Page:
Shorbani: We also did a really good job promoting it. When we first started, we didn’t even know who the grade nines were, and so when we were promoting it, we literally messaged as many people as we could find at King and just introduced our club to them, and through that, we found so many grade nines who were interested. They even messaged us telling us they were in grade nine and appreciated this initiative, so yeah, I think promotion was a big part of it. 


Definitely, you guys blew up all of a sudden!

Brathi: Haha… yes, so we’ve heard. 

Warda: Somehow, it even reached King Alumni. Marley, who graduated last year, reached out to us and offered to help. It was really cool because we didn’t think that alumni would reach out to us. 


How did the idea of KSN come about? What was the inspiration? 

Brathi: Warda and I wanted to initiate something, and we also talked to Shorbani about it. Once we realized that classes were online and that everything was virtual, we realized that this was the perfect opportunity to do that. So when October and November came along, we decided to take things more seriously. 

Warda: At first we were kind of hesitant because we thought it might just be a flop. But Shorbani was the one who motivated us to stick to the plan. For the first couple of weeks we were reaching out to teachers who would be willing to be our teacher supervisor, so we had to make outlines about what we were going to do and what we would post.

And so we shared that all with Ms. Ola, and in our first meeting with her, she suggested we make polls to see how many people might be interested. So we did that, and it was a success!

Shorbani: Ms. Ola has been such a big help throughout this because when we first brought up the idea to her, we were kind of unsure and scattered all over the place, but she was always there to support us. She directed us in the right direction and helped us clean up our goals and find out what we were actually trying to do.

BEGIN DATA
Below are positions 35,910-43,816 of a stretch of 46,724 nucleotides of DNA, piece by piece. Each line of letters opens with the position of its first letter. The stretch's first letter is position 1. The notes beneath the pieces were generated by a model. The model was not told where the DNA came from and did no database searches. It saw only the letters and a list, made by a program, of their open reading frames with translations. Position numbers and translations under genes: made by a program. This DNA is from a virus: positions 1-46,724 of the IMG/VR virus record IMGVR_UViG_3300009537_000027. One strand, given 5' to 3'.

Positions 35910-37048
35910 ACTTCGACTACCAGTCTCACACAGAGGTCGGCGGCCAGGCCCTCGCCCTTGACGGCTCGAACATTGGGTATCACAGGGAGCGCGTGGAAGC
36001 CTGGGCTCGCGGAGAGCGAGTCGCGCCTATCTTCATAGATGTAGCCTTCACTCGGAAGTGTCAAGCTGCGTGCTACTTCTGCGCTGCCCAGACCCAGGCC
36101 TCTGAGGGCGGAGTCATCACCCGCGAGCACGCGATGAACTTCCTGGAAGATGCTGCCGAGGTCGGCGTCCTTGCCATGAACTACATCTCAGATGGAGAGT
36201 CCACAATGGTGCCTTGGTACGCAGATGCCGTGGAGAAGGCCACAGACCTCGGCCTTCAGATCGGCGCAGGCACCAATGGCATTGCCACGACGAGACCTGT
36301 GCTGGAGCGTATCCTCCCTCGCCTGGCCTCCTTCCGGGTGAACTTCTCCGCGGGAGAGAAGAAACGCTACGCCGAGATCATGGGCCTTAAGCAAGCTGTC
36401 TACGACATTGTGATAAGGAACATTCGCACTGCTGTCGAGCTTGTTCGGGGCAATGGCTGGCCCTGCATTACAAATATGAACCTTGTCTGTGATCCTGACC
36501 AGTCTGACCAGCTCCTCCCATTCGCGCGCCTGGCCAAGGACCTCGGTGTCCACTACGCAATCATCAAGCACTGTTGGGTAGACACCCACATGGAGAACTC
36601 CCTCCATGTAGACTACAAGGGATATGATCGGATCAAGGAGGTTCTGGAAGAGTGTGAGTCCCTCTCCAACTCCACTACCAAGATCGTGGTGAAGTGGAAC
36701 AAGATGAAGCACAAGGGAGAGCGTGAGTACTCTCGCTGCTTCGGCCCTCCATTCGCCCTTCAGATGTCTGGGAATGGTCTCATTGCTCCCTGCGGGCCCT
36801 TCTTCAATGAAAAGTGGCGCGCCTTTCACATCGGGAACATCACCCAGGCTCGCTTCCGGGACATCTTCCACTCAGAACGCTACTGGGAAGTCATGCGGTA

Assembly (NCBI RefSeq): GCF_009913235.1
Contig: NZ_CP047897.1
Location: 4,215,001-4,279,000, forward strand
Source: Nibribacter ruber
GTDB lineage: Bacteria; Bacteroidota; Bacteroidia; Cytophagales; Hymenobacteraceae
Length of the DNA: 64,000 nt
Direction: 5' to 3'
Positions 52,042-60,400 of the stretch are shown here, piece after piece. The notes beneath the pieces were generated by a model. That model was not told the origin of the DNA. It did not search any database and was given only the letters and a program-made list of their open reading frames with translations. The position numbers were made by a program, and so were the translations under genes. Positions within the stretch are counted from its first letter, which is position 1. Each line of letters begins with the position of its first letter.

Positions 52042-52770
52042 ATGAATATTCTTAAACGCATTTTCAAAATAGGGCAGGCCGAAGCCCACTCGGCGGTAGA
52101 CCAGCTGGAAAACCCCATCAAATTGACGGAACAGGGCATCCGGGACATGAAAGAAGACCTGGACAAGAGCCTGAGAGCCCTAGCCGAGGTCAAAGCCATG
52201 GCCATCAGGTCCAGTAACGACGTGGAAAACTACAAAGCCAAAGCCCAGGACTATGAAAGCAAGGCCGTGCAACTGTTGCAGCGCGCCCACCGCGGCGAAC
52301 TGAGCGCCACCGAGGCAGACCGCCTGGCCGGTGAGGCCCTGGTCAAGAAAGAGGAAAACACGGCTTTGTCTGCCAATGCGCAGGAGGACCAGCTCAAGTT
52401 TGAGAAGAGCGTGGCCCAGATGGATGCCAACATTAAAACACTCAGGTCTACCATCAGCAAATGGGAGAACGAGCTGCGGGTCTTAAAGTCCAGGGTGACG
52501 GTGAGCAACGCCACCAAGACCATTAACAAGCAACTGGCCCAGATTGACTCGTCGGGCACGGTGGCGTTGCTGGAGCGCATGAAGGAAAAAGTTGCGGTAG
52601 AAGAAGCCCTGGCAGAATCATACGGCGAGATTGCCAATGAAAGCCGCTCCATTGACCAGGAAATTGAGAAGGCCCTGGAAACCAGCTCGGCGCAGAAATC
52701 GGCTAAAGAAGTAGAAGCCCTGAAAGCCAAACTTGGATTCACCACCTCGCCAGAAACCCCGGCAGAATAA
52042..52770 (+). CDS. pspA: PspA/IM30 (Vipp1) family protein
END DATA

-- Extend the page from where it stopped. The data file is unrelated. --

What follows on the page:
Naturally, new initiatives are often met with doubt. Having started online, KSN faced speculation from students about its status as a recognized club at King:

Brathi: Initially, we were anonymous, and everyone was texting us questions like, “who is this? Who’s running this club? Is this even official yet?” And we were really hesitant to tell everyone who was behind the club because we feared the reactions we might get from students. And so we kept it low profile until we felt more confident in our vision and the response we were getting.

@kingsupportsniners FAQ from students

That sounds like a huge risk to take, but if you guys are going into business, you already have practice making a pitch and going for it, so that’s amazing. So, how do you feel about the response you’ve received from the students? 

Shorbani: At first, all was going well. Everyone was promoting it, it was all good. But we actually got a hater!

We were getting so much support in the beginning but that one hater made us…





That’s all for part one of this series! Stay tuned for part two, where we get into the story behind the hater and how the incident collided with the girls’ motivation to move forward with the club.